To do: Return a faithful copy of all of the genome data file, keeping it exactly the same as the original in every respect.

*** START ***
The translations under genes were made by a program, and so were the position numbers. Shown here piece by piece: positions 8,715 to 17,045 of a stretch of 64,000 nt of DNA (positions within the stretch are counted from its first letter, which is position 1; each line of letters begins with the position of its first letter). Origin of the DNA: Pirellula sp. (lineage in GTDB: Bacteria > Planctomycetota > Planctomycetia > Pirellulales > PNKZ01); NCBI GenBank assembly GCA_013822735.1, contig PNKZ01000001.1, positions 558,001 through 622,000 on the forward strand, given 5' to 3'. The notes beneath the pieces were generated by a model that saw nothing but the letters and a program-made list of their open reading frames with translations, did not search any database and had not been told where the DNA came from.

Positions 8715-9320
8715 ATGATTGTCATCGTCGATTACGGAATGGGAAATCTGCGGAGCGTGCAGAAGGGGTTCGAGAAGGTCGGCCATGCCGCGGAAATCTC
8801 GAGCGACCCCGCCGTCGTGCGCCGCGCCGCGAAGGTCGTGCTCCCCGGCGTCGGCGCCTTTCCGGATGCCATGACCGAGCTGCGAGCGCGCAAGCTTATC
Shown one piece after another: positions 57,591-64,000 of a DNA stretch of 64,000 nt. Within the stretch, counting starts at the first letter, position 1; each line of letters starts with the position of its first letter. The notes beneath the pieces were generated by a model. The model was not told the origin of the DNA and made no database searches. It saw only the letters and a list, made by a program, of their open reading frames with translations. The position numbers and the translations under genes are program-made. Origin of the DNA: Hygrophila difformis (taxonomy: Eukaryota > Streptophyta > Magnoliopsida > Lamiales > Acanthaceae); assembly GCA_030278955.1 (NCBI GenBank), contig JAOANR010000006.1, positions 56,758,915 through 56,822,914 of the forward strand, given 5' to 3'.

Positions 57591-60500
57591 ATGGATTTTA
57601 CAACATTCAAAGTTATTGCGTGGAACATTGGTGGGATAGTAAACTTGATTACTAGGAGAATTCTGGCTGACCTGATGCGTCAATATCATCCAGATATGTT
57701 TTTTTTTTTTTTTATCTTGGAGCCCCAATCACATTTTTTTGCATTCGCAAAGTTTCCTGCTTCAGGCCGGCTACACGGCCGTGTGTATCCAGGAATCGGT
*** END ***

The translations under genes were made by a program, and so were the position numbers. Shown here piece by piece: positions 8,715 to 17,045 of a stretch of 64,000 nt of DNA (positions within the stretch are counted from its first letter, which is position 1; each line of letters begins with the position of its first letter). Origin of the DNA: Pirellula sp. (lineage in GTDB: Bacteria > Planctomycetota > Planctomycetia > Pirellulales > PNKZ01); NCBI GenBank assembly GCA_013822735.1, contig PNKZ01000001.1, positions 558,001 through 622,000 on the forward strand, given 5' to 3'. The notes beneath the pieces were generated by a model that saw nothing but the letters and a program-made list of their open reading frames with translations, did not search any database and had not been told where the DNA came from.

Positions 8715-9320
8715 ATGATTGTCATCGTCGATTACGGAATGGGAAATCTGCGGAGCGTGCAGAAGGGGTTCGAGAAGGTCGGCCATGCCGCGGAAATCTC
8801 GAGCGACCCCGCCGTCGTGCGCCGCGCCGCGAAGGTCGTGCTCCCCGGCGTCGGCGCCTTTCCGGATGCCATGACCGAGCTGCGAGCGCGCAAGCTTATC
Shown one piece after another: positions 57,591-64,000 of a DNA stretch of 64,000 nt. Within the stretch, counting starts at the first letter, position 1; each line of letters starts with the position of its first letter. The notes beneath the pieces were generated by a model. The model was not told the origin of the DNA and made no database searches. It saw only the letters and a list, made by a program, of their open reading frames with translations. The position numbers and the translations under genes are program-made. Origin of the DNA: Hygrophila difformis (taxonomy: Eukaryota > Streptophyta > Magnoliopsida > Lamiales > Acanthaceae); assembly GCA_030278955.1 (NCBI GenBank), contig JAOANR010000006.1, positions 56,758,915 through 56,822,914 of the forward strand, given 5' to 3'.

Positions 57591-60500
57591 ATGGATTTTA
57601 CAACATTCAAAGTTATTGCGTGGAACATTGGTGGGATAGTAAACTTGATTACTAGGAGAATTCTGGCTGACCTGATGCGTCAATATCATCCAGATATGTT
57701 TTTTTTTTTTTTTATCTTGGAGCCCCAATCACATTTTTTTGCATTCGCAAAGTTTCCTGCTTCAGGCCGGCTACACGGCCGTGTGTATCCAGGAATCGGT